Advanced search

Why on earth would you go state if you could afford private?

(1000 Posts)
Schmedz Wed 20-Feb-13 11:51:37

This thread is for Maisie and happygardening wink. I like dares!

seeker Wed 20-Feb-13 13:11:42

And what Abycat said.

NewFerry Wed 20-Feb-13 13:12:29

"This thread is for Maisie and happygardening . I like dares!"

You are aware that HG has one child in state school while the other boards at private school aren't you? confused

Arisbottle Wed 20-Feb-13 13:13:41

Seeker we still have 2 more to go grin

We tend to see a job through until it is done though! Something I picked up from my state school!

seeker Wed 20-Feb-13 13:14:38

It's a wind up thread, new ferry. No reason why we can't tell them, thought!

NotGoodNotBad Wed 20-Feb-13 13:15:09

Steppemum - yes, we do have more money than most, and as such some might call us rich. Fair enough.

We have only gone private for secondary though, and that is 6 years in Scotland, not 7 as in England. Plus, we can't quite afford it out of income so have saved up in advance.

But as you say, rich means "having more money than us!" I would call us well off certainly, but not rich.

TotallyBS Wed 20-Feb-13 13:15:24

Many parents choose a state school despite having the means to go private because their local state is the right fit for their DCs. Just because one is well off does not mean that by default that they want to hot house their DCs or that they attach much importance to their DCs being educated in grand historic buildings.

Other parents prefer a state school because it, goes their reasoning, offers their DC a more diversified education. Well, my local comp is predominantly white MC Brit families whereas the local indie is a mixture of Asians, Orientals, Africans, Europeans and of course British. So it's a bit silly for some parents to argue that their DCs are getting a more diverse education at their predominantly white MC Brit state school.

Some parents will argue that they don't believe in buying an education for their children. Of course them paying a premium price for a house near the school gate of a highly ranked state school isn't them buying an education for their DCs .

JakeBullet Wed 20-Feb-13 13:17:04

My son is in state school (primary) at the moment and it has been fabulous for him. However approaching secondary level (he is only Y5 so far) I wish so much I could afford a private school for him....he is autistic and I am not sure he will cope in MS secondary. State special schools seem to only cater for extreme special needs and my DS is in between. Would love to have the option if private now.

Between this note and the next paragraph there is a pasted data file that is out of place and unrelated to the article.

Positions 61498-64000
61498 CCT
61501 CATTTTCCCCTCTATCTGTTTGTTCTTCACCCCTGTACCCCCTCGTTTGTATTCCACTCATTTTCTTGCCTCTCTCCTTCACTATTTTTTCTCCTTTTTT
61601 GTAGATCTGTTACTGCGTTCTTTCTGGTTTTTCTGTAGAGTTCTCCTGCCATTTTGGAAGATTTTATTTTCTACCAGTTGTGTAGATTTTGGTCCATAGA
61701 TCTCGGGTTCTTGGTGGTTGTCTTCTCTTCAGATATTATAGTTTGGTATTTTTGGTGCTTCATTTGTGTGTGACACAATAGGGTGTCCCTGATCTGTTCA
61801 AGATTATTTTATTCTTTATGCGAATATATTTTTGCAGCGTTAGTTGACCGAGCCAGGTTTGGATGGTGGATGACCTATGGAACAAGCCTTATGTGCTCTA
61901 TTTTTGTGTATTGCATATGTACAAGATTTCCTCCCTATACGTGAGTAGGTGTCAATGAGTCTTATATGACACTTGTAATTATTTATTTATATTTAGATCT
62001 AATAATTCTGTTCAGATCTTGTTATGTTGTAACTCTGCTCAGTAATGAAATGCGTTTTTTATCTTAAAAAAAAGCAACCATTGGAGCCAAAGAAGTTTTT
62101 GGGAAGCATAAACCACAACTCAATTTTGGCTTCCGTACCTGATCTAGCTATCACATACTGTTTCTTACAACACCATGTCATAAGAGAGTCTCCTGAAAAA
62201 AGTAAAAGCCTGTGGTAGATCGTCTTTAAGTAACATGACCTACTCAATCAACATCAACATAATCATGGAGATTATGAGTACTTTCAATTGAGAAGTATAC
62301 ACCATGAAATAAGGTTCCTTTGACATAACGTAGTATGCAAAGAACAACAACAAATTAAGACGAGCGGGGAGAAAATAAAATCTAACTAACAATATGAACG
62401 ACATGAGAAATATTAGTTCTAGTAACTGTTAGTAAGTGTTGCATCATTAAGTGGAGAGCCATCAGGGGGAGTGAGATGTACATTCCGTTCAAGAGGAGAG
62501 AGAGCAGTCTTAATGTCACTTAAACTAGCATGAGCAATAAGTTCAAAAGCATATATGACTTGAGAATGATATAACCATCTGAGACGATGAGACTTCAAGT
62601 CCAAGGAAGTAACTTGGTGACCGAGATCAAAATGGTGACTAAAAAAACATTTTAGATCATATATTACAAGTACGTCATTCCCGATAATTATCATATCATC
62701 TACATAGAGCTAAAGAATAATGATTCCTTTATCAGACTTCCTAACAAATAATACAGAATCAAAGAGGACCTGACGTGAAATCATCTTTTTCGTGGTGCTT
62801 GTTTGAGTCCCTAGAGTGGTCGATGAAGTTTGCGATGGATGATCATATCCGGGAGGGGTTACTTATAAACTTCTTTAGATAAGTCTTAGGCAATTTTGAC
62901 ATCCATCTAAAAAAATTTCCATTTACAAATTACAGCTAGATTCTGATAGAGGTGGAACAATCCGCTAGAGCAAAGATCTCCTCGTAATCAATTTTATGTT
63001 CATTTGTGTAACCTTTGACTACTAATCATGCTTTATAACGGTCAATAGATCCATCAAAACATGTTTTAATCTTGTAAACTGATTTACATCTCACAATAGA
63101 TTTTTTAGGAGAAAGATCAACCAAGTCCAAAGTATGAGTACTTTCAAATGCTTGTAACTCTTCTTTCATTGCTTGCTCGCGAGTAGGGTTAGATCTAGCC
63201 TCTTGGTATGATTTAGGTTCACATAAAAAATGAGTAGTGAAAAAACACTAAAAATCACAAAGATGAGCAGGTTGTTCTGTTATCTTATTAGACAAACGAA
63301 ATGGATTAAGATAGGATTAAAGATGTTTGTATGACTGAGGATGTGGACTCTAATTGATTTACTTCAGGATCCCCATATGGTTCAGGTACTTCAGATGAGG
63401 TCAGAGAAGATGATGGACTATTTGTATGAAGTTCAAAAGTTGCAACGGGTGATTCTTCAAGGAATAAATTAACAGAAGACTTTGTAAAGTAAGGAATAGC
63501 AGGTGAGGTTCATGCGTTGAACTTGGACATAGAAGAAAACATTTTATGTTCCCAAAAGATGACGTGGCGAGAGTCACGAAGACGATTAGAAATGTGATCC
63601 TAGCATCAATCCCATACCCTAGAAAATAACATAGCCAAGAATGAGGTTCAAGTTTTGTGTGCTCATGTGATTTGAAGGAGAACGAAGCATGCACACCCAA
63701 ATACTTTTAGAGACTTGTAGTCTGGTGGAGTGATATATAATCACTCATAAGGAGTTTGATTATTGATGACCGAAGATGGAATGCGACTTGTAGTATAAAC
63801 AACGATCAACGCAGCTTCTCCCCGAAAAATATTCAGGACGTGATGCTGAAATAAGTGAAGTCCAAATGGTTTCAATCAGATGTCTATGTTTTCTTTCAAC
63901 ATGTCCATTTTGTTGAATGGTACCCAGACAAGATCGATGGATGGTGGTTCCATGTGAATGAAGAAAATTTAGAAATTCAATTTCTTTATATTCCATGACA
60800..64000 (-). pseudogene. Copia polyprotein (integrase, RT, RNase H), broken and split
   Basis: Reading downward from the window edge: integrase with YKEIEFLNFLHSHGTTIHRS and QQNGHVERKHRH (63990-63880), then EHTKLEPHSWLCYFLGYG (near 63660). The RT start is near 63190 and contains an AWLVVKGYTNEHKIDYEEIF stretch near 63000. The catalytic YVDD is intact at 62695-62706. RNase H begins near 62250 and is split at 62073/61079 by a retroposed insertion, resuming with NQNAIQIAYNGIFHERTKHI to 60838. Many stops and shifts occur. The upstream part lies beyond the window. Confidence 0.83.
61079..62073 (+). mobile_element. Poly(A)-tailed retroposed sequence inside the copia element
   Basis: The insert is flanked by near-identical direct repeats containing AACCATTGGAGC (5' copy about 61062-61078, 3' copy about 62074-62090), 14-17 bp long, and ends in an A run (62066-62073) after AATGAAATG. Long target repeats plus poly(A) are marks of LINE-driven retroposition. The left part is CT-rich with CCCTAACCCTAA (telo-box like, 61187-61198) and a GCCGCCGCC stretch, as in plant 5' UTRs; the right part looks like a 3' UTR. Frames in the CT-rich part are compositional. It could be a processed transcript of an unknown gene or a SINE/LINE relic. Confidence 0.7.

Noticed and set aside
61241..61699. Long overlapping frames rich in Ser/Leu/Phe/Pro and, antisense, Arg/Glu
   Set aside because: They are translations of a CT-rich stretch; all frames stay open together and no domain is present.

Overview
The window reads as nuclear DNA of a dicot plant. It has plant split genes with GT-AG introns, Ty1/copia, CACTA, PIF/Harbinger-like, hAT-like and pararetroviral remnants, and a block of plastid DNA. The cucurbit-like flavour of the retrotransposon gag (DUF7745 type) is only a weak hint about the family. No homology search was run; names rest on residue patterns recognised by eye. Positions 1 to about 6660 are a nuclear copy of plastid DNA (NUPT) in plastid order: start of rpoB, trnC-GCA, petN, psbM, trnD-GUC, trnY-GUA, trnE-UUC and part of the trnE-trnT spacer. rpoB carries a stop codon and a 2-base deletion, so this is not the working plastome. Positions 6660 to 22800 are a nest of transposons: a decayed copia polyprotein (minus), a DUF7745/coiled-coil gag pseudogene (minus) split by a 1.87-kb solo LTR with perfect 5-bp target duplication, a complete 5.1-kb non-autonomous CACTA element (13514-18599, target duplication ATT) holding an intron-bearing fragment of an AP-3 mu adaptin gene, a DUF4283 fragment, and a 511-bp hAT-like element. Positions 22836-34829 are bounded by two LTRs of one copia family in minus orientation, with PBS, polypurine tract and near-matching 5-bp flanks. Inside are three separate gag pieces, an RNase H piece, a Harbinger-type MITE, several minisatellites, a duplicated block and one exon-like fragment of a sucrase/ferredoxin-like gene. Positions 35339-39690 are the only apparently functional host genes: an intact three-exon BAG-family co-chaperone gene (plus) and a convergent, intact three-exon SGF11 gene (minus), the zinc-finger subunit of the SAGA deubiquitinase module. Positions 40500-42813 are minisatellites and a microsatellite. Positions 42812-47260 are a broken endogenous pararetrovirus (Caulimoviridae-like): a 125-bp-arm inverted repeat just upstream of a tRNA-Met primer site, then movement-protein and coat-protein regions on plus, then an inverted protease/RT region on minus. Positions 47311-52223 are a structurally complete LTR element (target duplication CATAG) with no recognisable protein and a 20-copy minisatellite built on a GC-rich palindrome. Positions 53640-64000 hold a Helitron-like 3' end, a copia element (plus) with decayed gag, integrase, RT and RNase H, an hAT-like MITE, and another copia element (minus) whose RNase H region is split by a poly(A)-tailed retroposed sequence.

steppemum Wed 20-Feb-13 13:18:54

socareless - sarcastic 'get off the thread' comments not necessary

It may surprise you to know that people do actually consider these things when they don't currently have the disposable income.

The op says 'if'

So - 'if' I could afford it, would I send them to private school?

The answer is probably not, for the reasons I listed
And also for the reasons I have listed I might think differently if all our local schools were crap and/or I lived in a place (eg London) where schools are struggling with being over subscribed.

As I said, I have thought hard about looking for bursaries and/or scholarships as ds is very bright, and we have decided not to ie, not to choose private by that route either

MirandaWest Wed 20-Feb-13 13:20:52

If I did have the money for private education but had good state schools I would rather the DC went to state school and we spent the money on other things.

nagynolonger Wed 20-Feb-13 13:22:38

Because my eldest 3 were already doing very well at a state comp before I discovered MN and found out that it mattered.

If only 7% go to private schools it's fairly obvious that outside the SE a much lower percentage do. In this area every child goes from village primaries to the feeder comp. That includes DC of teacher, doctors dentists etc.

Paying fees for all six of my DC would mean giving up more than Skytv and holidays. It would never have been an option. Also I wanted a large family.

Branleuse Wed 20-Feb-13 13:26:16

Maybe it just is that there are good state schools here. There really are and lots of choice. They certainly advertise which schools catchment area houses are in on estate agents boards etc (for the good ones in affluent areas)and there are very middle/upper class state schools.

When someone is walking with their children in their little private school uniforms round here, its usually assumed its a status symbol rather than necessary.

Im not dead against private or anything, I just havent really seen it as necessary,

maybe I just dont care about my kids as much as the private school parents do ;)

TotallyBS Wed 20-Feb-13 13:26:52

Schmedz - it isn't a no-brainer. An affluent area doesn't by default equal outstanding academic state schools.

Dromedary Wed 20-Feb-13 13:32:47